If there is one thing that the Central Asian regimes have mastered in the years since their independence, it's how to manipulate threats to obtain domestic and international support. Muslim political parties have been outright banned, mosques are closely monitored, and dissidents, including those living abroad are harassed or killed. Secular elites have been co-opted, harassed, or forced into exile. Even, Kyrgyzstan, by far the most democratic of the Central Asian states, has turned to harassing and banning human rights groups. In most of these cases, the political opponents have been called Islamists; this includes legitimate opposition parties. More recently, the Central Asian regimes have turned to calling those same opponents ISIS supporters, knowing that the designation has a higher resonance than the generic Islamist one. This designation is even applied to bandits or Shiites, the latter being particularly suspect.
Furthermore, by claiming to be fighting against Islamists or ISIS, the rulers of Central Asia get to simultaneously minimize Western criticism of their human rights abuses and obtain economic and political support, which allows them to solidify their grasp on power. With the Afghan War winding down for the US, these rulers lost their ability to threaten non-cooperation vis-a-vis Afghanistan for harsh human rights criticism. The emergence of ISIS created a new common foe, whose threat can and is used to justify repressive policies that aim to stifle dissent more than they do to eliminate Islamist terrorists. It can also be used to obtain generous foreign aid packages, to the tune of billions of dollars from Russia alone.
Long Term Threat from Repression of Pious Muslims and Political Opponents
If there is no realistic short-term threat from ISIS or a similar group, does that mean that there is no threat at all? The answer here is more ambiguous. ISIS arose in areas where state authority collapsed, coupled with weak contenders for political/military control, and a lack of popular legitimacy for ancien regime. While some of the Central Asian states face problems with establishing legitimacy, all have the capacity to control their territories and can always turn to Russia if the need arises.
However, the repressive political policies (Kyrgyzstan being the only partial exception) and poorly executed economic policies have the potential to undermine what ever legitimacy the Central Asian governments currently enjoy. By severely curtailing the ability of people and groups to voice their grievances in public and making it difficult for moderate opposition groups to organize, there is a real potential that the only opposition will be an underground extremist one. The inability to improve the standard of living of most people in the region, prevents the Central Asian governments from using the "Chinese" model of development, which sacrifices rights for prosperity. Given the choice between a loathed government and an extremist opposition, some of the people might calculate that the latter is preferable to the former, as they have in Syria and Iraq. If that is to occur, then a spark, like a massacre in Andijan or political indifference to riots in Osh, can spiral out of control and create exactly the scenario that the repressive government policies are intended to prevent.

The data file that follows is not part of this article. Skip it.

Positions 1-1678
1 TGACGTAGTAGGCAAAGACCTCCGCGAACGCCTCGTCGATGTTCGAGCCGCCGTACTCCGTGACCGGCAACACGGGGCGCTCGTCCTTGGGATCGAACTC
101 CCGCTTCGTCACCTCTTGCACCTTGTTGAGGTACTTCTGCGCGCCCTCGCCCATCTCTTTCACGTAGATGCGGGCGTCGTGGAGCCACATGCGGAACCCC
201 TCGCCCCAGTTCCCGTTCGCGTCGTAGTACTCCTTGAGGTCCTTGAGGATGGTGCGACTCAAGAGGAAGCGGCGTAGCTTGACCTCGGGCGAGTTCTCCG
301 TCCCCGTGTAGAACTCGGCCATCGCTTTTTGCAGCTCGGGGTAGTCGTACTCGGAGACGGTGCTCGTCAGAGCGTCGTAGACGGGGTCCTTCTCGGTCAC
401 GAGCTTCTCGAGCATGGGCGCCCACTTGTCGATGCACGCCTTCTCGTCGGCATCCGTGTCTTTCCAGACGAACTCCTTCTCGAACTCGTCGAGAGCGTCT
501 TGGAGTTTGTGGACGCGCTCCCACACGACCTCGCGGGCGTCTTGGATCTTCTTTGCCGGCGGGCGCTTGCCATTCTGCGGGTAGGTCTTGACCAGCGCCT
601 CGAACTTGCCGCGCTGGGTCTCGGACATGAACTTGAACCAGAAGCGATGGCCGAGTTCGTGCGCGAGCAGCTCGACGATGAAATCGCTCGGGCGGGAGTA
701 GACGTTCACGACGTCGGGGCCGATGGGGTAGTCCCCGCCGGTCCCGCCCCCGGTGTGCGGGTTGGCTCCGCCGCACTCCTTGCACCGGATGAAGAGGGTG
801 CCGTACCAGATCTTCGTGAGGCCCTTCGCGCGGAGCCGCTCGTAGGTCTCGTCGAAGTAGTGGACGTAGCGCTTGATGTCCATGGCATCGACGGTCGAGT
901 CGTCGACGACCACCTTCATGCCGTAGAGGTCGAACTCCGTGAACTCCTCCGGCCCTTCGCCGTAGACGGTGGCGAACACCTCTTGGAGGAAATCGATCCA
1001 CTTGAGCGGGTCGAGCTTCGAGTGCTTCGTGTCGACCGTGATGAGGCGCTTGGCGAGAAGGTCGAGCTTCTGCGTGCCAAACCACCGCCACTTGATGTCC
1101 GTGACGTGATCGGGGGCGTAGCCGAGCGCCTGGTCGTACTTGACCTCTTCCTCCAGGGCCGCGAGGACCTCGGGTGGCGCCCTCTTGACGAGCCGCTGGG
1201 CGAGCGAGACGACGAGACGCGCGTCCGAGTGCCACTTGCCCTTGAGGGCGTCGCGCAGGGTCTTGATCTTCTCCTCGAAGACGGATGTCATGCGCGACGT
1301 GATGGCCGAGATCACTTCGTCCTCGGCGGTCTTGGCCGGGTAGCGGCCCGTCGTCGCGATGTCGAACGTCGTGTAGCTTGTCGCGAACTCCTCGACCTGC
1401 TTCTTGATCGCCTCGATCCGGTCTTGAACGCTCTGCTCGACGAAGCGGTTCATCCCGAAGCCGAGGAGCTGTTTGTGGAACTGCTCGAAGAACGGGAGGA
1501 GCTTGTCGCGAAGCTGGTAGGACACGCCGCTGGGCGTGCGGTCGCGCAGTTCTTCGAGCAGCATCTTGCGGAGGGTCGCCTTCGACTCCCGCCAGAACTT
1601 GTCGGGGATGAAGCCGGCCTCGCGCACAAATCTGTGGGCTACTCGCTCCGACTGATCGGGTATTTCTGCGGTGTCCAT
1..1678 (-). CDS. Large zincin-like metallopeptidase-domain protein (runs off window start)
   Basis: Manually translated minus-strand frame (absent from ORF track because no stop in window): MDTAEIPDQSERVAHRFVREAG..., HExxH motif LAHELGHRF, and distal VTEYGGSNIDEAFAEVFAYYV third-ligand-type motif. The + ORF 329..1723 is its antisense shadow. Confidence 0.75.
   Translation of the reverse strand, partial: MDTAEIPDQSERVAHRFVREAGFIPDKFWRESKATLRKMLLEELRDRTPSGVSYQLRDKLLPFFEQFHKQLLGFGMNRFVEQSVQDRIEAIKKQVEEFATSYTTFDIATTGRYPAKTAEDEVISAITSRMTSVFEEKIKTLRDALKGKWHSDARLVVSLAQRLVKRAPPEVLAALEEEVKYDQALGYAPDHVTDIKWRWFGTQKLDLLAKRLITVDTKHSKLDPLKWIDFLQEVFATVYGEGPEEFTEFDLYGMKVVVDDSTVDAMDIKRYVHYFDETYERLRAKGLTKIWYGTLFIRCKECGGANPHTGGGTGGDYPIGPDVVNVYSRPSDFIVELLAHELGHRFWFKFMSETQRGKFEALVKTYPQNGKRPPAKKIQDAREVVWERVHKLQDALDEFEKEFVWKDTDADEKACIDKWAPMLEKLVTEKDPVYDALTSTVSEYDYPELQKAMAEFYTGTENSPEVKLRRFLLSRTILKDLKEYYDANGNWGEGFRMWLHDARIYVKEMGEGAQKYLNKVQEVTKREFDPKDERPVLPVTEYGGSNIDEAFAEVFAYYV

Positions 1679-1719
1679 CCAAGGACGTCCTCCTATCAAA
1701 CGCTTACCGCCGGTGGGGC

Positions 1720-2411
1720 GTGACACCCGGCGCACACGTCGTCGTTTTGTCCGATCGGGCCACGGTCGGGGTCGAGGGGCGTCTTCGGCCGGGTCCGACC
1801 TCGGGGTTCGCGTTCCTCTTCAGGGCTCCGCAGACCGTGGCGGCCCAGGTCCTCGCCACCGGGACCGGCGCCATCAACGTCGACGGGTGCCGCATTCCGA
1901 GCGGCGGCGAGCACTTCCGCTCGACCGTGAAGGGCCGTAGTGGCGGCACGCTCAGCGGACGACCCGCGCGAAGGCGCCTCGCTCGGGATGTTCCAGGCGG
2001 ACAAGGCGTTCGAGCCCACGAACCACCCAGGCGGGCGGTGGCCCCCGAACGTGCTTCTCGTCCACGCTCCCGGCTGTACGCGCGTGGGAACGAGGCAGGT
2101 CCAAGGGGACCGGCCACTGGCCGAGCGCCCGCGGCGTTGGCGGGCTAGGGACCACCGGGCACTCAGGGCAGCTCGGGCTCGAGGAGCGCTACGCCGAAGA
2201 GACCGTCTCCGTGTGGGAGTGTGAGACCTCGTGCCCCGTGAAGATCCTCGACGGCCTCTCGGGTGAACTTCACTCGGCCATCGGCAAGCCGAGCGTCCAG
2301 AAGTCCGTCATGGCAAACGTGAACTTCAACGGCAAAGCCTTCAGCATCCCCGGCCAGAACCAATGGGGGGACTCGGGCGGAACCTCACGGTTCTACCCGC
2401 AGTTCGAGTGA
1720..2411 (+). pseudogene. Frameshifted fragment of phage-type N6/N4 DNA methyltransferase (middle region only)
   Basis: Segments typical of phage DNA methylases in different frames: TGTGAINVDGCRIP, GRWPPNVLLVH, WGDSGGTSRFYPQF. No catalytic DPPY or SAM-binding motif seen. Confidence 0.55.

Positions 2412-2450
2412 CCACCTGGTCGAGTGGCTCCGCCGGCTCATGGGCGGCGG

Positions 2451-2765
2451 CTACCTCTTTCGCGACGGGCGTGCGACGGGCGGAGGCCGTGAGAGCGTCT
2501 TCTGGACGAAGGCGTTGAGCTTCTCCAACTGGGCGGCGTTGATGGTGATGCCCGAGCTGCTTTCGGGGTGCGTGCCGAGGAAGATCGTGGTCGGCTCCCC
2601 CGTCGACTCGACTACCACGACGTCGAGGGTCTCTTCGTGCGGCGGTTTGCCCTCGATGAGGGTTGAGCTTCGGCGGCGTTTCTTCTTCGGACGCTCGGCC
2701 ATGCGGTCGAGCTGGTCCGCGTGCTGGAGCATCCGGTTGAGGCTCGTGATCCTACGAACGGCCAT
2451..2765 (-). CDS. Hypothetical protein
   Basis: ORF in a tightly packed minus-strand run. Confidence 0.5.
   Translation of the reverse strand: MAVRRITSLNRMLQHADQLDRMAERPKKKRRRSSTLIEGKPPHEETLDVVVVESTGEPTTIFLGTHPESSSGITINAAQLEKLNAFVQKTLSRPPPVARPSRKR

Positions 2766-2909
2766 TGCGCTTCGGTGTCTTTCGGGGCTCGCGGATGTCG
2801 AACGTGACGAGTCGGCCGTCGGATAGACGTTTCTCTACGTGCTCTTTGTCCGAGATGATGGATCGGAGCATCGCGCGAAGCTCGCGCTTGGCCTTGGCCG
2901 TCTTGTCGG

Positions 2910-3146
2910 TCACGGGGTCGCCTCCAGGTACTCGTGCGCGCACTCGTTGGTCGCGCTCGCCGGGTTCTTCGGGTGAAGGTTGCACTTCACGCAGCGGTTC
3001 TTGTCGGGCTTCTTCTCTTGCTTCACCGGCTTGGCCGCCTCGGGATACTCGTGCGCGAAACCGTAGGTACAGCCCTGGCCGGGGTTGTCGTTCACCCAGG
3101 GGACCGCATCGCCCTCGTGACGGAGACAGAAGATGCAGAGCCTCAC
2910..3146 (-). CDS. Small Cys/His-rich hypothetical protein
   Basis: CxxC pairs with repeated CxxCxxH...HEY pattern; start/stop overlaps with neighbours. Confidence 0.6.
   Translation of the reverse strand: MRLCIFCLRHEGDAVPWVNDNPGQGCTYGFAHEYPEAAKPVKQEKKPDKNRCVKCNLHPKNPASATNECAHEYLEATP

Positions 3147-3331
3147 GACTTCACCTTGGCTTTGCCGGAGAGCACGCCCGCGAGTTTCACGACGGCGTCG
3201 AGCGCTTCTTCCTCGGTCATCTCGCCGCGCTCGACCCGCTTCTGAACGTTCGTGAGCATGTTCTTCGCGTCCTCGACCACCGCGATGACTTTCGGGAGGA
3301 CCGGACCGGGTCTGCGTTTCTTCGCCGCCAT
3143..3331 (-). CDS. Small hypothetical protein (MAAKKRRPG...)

To conclude, there is no realistic possibility of an Islamist uprising in Central Asia in the near future. While individual Central Asians have joined ISIS, IMU, and other Islamist groups, they have been either unable or unwilling to carry out large-scale attacks at home. The constant reports of ISIS arrests are not well-supported by any openly released evidence and fit the pattern of Central Asian regimes exaggerating or imagining threats to maintain domestic and international support. The only prospect of an ISIS-type rebellion in Central Asia is as a consequence of repressive and economically unsuccessful government policy. Tajikistan in particular seems to be moving in that direction by banning a political party that previously waged a civil war against the government. It would take a collapse in the authority of the state for hardline Islamists to step in and take advantage of the situation, something that Russia, with its military bases in Tajikistan, would seek to avoid at all costs.